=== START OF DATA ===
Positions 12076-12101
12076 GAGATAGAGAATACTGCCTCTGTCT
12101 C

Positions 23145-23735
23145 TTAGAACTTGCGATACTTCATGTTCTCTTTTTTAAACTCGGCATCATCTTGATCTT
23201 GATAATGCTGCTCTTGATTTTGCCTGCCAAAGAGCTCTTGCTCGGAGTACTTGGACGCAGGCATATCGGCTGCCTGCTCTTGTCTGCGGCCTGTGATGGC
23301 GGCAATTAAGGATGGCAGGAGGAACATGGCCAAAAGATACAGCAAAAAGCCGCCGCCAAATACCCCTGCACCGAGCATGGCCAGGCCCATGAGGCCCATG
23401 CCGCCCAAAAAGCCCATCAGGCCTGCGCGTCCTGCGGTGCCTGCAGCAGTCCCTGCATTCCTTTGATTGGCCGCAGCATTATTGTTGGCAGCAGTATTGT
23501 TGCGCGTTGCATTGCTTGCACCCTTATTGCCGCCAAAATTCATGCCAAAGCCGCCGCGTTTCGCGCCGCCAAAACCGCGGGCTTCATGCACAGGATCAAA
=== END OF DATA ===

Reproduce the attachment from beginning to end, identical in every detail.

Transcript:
Positions 12076-12101
12076 GAGATAGAGAATACTGCCTCTGTCT
12101 C

Positions 23145-23735
23145 TTAGAACTTGCGATACTTCATGTTCTCTTTTTTAAACTCGGCATCATCTTGATCTT
23201 GATAATGCTGCTCTTGATTTTGCCTGCCAAAGAGCTCTTGCTCGGAGTACTTGGACGCAGGCATATCGGCTGCCTGCTCTTGTCTGCGGCCTGTGATGGC
23301 GGCAATTAAGGATGGCAGGAGGAACATGGCCAAAAGATACAGCAAAAAGCCGCCGCCAAATACCCCTGCACCGAGCATGGCCAGGCCCATGAGGCCCATG
23401 CCGCCCAAAAAGCCCATCAGGCCTGCGCGTCCTGCGGTGCCTGCAGCAGTCCCTGCATTCCTTTGATTGGCCGCAGCATTATTGTTGGCAGCAGTATTGT
23501 TGCGCGTTGCATTGCTTGCACCCTTATTGCCGCCAAAATTCATGCCAAAGCCGCCGCGTTTCGCGCCGCCAAAACCGCGGGCTTCATGCACAGGATCAAA